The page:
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By on April 13, 2011

Reproductive coercion and teen dating violence

In this podcast, Dr. Elizabeth Miller, a pediatrician and researcher with UC Davis Children’s Hospital speaks about her April 2010 article “Pregnancy coercion, intimate partner violence and unintended pregnancy” that appeared in the journal Contraception. In this discussion, she explores reproductive coercion and the implications for primary prevention of teen dating violence and sexual violence.

Elizabeth Miller on reproductive coercion

Below is the abstract and full citation for this article:

Pregnancy Coercion, Intimate Partner Violence and Unintended Pregnancy.

Miller E, Decker M.R, McCauley H.L, Tancredi D.J, Levenson R.R, Waldman J, Schoenwald P, Silverman J.G. Contraception Volume 81, Issue 4, 316–322, April 2010. Click here for abstract on the journal’s website and click here for the article.


Background: Reproductive control including pregnancy coercion (coercion by male partners to become pregnant) and birth control sabotage (partner interference with contraception) may be associated with partner violence and risk for unintended pregnancy among young adult females utilizing family planning clinic services.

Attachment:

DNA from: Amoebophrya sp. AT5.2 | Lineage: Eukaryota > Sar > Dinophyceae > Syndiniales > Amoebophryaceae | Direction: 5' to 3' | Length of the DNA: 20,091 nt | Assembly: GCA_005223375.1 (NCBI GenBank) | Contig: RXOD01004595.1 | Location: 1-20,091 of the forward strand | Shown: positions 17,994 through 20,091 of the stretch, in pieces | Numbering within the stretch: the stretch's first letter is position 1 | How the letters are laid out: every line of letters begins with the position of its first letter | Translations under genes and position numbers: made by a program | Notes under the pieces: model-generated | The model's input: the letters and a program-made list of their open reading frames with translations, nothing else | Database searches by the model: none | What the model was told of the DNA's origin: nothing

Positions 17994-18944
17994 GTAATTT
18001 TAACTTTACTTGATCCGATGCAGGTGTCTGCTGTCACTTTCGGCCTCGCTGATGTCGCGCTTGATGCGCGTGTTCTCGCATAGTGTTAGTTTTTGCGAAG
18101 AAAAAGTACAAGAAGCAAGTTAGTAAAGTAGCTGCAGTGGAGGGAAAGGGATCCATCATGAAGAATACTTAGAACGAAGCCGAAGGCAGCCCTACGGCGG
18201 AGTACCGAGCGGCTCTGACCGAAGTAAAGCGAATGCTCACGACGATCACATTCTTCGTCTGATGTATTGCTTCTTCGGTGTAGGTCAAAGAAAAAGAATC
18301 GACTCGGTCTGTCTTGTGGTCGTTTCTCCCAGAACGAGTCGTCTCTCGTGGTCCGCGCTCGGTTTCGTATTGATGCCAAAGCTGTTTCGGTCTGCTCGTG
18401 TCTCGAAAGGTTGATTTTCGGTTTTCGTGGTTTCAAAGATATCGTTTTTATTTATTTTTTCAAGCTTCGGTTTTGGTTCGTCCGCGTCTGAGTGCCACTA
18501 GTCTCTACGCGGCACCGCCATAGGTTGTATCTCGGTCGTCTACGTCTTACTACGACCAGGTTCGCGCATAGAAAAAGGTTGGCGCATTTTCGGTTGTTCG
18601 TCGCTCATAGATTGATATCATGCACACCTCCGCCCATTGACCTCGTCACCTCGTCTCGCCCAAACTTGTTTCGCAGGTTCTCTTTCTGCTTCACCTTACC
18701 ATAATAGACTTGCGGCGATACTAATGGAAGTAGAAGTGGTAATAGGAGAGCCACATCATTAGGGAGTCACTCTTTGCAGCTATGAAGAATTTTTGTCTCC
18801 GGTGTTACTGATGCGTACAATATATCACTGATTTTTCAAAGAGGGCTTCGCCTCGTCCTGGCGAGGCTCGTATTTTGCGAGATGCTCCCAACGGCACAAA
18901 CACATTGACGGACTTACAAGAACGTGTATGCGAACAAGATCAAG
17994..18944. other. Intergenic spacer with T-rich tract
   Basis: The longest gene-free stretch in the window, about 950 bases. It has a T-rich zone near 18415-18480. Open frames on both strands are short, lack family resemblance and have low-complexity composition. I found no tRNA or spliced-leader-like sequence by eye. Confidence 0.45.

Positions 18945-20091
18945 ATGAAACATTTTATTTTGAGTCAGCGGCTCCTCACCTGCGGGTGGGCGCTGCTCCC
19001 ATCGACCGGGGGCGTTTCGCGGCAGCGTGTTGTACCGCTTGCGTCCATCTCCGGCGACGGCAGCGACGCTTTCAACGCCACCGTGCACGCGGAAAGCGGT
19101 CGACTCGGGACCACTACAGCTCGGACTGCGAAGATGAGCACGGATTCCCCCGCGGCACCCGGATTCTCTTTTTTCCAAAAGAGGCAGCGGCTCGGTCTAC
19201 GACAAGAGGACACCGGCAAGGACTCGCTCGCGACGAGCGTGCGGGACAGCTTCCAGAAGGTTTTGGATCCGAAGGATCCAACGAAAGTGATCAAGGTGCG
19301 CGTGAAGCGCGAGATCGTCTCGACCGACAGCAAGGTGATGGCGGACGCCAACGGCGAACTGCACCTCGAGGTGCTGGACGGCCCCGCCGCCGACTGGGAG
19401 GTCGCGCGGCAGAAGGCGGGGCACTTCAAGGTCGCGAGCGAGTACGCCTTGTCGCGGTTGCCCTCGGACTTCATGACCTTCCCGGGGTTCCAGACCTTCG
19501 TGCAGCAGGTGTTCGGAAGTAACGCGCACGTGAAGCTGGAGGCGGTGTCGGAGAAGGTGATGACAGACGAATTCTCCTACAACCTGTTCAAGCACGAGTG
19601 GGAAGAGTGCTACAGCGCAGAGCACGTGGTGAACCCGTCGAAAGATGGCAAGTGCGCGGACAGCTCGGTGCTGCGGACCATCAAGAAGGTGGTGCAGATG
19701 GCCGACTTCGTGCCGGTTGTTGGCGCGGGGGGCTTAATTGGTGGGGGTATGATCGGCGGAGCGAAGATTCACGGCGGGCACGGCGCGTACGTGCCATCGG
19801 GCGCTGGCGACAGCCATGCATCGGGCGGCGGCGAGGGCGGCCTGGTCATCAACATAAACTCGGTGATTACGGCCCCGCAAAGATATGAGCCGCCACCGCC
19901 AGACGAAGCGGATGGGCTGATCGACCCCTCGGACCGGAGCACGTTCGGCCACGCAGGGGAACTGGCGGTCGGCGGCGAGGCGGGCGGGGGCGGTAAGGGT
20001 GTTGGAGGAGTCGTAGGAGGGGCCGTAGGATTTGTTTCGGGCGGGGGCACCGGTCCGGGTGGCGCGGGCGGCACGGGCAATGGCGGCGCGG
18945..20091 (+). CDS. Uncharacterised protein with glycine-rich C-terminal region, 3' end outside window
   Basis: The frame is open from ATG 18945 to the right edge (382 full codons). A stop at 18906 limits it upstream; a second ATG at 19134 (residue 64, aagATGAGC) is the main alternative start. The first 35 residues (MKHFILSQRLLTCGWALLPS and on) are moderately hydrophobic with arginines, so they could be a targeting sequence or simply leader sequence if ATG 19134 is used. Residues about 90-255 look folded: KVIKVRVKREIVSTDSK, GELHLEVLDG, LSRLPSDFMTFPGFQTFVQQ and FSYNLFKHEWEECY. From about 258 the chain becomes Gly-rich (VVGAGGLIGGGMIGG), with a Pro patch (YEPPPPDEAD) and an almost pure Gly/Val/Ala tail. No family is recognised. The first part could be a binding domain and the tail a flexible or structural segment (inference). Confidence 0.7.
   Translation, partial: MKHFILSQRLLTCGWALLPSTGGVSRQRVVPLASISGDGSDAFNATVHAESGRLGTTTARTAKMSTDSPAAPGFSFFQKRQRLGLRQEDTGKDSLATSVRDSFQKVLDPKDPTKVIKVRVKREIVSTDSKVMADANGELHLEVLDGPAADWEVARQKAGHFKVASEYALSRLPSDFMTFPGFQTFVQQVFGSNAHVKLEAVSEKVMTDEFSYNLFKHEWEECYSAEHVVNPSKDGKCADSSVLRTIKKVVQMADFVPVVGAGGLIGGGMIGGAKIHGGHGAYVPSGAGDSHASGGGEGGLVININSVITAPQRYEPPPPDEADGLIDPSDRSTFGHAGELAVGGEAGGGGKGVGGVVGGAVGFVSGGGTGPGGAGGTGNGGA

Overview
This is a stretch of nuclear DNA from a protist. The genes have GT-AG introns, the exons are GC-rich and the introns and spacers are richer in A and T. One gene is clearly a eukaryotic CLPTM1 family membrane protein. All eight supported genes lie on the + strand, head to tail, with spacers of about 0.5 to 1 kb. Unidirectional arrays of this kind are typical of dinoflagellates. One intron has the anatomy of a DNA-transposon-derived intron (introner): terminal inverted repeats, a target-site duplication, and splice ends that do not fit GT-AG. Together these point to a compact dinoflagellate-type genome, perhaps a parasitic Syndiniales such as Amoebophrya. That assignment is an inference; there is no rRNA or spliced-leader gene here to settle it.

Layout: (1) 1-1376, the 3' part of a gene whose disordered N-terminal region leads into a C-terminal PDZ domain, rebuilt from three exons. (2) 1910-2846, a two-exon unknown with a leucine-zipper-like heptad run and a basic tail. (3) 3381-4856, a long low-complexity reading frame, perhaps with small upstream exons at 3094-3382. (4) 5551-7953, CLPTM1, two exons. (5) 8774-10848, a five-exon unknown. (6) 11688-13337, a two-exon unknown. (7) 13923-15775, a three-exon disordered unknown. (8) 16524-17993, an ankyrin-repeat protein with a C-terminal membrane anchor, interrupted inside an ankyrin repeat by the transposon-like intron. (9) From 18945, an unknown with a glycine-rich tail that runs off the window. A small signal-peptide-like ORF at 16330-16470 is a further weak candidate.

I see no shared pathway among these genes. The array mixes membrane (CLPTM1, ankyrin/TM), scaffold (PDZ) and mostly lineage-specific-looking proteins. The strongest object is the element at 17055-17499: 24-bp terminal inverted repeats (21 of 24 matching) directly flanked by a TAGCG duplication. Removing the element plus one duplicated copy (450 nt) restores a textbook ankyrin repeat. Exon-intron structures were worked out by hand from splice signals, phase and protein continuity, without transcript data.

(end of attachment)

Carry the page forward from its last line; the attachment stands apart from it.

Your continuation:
Study Design: A cross-sectional survey was administered to females ages 16–29 years seeking care in five family planning clinics in Northern California (N=1278).

Results: Fifty-three percent of respondents reported physical or sexual partner violence, 19% reported experiencing pregnancy coercion and 15% reported birth control sabotage. One third of respondents reporting partner violence (35%) also reported reproductive control. Both pregnancy coercion and birth control sabotage were associated with unintended pregnancy (AOR 1.83, 95% CI 1.36–2.46, and AOR 1.58, 95% CI 1.14–2.20, respectively). In analyses stratified by partner violence exposure, associations of reproductive control with unintended pregnancy persisted only among women with a history of partner violence.

Conclusions: Pregnancy coercion and birth control sabotage are common among young women utilizing family planning clinics, and in the context of partner violence, are associated with increased risk for unintended pregnancy.


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